End of an Era: The NCASE M1 Classic Production Stopped BUT NOT Dead… (UPDATED!)

UPDATED..with Good News Everyone!

The original story was based on an earlier post from NCASE’s site, but we have some very good news. While the M1 in it’s current form has been discontinued, NCASE’s founder has reached out and let us know that NCASE is far from dead, and a successor of sorts is in development. This is excellent news, and NCASE has updated their website to reflect it.


The original story is presented below so everyone can still see my tearful farewell.

_______________ Original Story Below______________

The legendary NCASE M1 has been discontinued.

There are some stories that hit in a personal way and this is one for me. I’ve followed the NCASE M1 since it’s early days in the Hard OCP forums. I was an early backer, and have built more NCASE M1s than any other SFF case. If not for the NCASE M1, I would not have met the incredible people in this forum, and gotten this opportunity to write for SFF.Network. This is not an easy story to write, and I feel like the SFF world is suddenly a lot smaller (no pun intended).

NCASE announced that there will be no further orders for the M1 as of October 12, 2021. Along with this, there will be no more spare parts or accessories available for it. So what happened?

Well, the press release says it all: “evolving component requirements and shifts in the market have made it a less compelling option in recent times”.

The NCASE M1 started design in 2012, back when all you needed was a I5-2500K to play games. Indeed, by the time I finally took my case out of storage to build it, the 6700K was the top tier CPU, and it only had 4 cores and 4 threads. However, today’s top end systems have four times the cores, and can put out substantially more heat than was ever considered for the M1. Yet, the M1 persevered. The inclusion of an innovative side mount 240mm AIO allowed it to run any CPU that was thrown at it. It’s the GPU where the NCASE M1 has had it’s greatest challenge.

The M1 came at a time when GPUs were still only two slots, and often used blower style coolers. However, since the release of the Turing series of a GPUs, we’ve seen a move to 3 slot GPUs with axial fans that dump the heat back in the case. This is where I began to run into issues with my own M1. I was overclocking my 8086K to a 5GHz with a Founders Edition 2080 at over 2GHz. The heat from the GPU was astounding, and I actually burned myself once when I brushed up against the backplate. Maintaining the overclock on the CPU became almost impossible. Ultimately, I couldn’t find a solution that worked without delidding the CPU; a step I didn’t want to take. So I moved to a larger case. Ironically, I would ultimately return the 8086K back into the M1, but at stock clocks where the case performed fine.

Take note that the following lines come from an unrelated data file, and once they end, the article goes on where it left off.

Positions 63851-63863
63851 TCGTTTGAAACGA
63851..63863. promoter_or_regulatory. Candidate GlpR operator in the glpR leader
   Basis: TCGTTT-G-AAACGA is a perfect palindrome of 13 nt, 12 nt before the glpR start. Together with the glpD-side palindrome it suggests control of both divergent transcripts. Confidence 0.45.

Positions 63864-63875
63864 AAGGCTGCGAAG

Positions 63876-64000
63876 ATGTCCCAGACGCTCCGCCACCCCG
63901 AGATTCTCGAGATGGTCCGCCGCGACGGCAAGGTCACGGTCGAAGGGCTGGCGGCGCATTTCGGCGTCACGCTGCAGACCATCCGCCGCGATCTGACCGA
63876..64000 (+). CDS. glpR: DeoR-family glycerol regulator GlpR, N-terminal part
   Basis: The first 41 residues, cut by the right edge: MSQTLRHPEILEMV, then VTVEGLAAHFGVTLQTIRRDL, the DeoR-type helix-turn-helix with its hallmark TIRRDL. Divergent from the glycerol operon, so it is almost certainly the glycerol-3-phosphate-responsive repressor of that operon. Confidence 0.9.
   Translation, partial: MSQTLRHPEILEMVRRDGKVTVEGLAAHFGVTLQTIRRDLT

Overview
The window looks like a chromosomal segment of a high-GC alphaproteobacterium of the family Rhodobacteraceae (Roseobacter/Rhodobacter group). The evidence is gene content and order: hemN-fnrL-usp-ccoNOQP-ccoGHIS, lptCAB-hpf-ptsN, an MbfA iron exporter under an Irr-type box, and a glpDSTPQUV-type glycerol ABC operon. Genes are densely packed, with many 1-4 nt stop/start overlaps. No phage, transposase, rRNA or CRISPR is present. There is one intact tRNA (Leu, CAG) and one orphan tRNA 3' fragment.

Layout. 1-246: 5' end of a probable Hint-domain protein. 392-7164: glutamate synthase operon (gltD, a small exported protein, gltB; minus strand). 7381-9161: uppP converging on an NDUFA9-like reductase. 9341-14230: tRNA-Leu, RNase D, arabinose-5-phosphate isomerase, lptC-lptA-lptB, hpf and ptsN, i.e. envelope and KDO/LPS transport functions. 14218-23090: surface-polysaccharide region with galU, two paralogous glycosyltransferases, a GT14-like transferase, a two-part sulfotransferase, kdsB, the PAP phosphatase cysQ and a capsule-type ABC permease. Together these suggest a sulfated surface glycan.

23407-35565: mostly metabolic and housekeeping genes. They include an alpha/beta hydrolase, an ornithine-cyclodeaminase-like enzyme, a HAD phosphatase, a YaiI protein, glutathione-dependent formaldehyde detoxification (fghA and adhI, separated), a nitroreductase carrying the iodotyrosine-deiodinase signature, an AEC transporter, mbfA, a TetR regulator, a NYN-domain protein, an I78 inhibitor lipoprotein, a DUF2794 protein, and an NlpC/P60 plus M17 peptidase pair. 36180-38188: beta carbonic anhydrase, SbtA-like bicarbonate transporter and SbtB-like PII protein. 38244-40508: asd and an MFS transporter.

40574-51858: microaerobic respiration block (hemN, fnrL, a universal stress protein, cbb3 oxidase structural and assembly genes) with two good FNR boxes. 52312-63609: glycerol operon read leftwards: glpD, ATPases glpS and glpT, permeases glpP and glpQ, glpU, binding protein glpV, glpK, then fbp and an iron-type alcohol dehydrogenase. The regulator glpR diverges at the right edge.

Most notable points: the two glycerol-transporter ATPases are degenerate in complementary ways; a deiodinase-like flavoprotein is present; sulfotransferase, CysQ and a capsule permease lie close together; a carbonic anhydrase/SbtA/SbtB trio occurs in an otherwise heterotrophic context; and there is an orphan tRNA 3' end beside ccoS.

(Image Credit: NCASE Website)

The M1 was an ever evolving case however. Version 6 of the M1 addressed many of the GPU cooling issues by revising the floor of the case, allowing for more airflow, and larger GPUs. It was peak M1 and was still the case that most other cases were judged against.

However, unlike 2012, the M1 faced competition now from not only dozens of other SFF community cases but also major manufactures that could simply produce their cases for far less money. Moreover, rip-off designs are now rampant from less-than-ethical manufactures that would sell their cases in foreign markets. It’s just hard to convince someone on a budget that they should consider the M1 over cases such as the CoolerMaster NR200 for less than half the price when every other component is more expensive.

On top of all of that, add on all of this the supply issues and shortages driving up prices of raw materials and production, and you have a recipe for what we see here today. For those that don’t know, Lian Li was contracted to produce the M1 throughout its life. They are battling their own supply issues which would no doubt delay and raise prices on smaller manufactures who contract through them.

It’s the perfect storm.

There is some hope though. NCASE itself isn’t dead. They have other products in design, but no timetable to bring them out. In the meantime, the spirit of the NCASE M1 lives on in our forums, and in such cases as the SSUPD Meshlicious and the Dan C4-SFX.



I was lucky enough to buy a spare NCASE M1 V6.1 last year. Now I will have to plan an extra special build for it. To everyone involved in the M1 project…from the forum users to the designers…I thank you for helping pioneer the SFF market. You have my eternal gratitude and appreciation.

For those that want to visit the origin of the NCASE M1, I invite you to follow this link to the original thread that started it all on Hard OCP.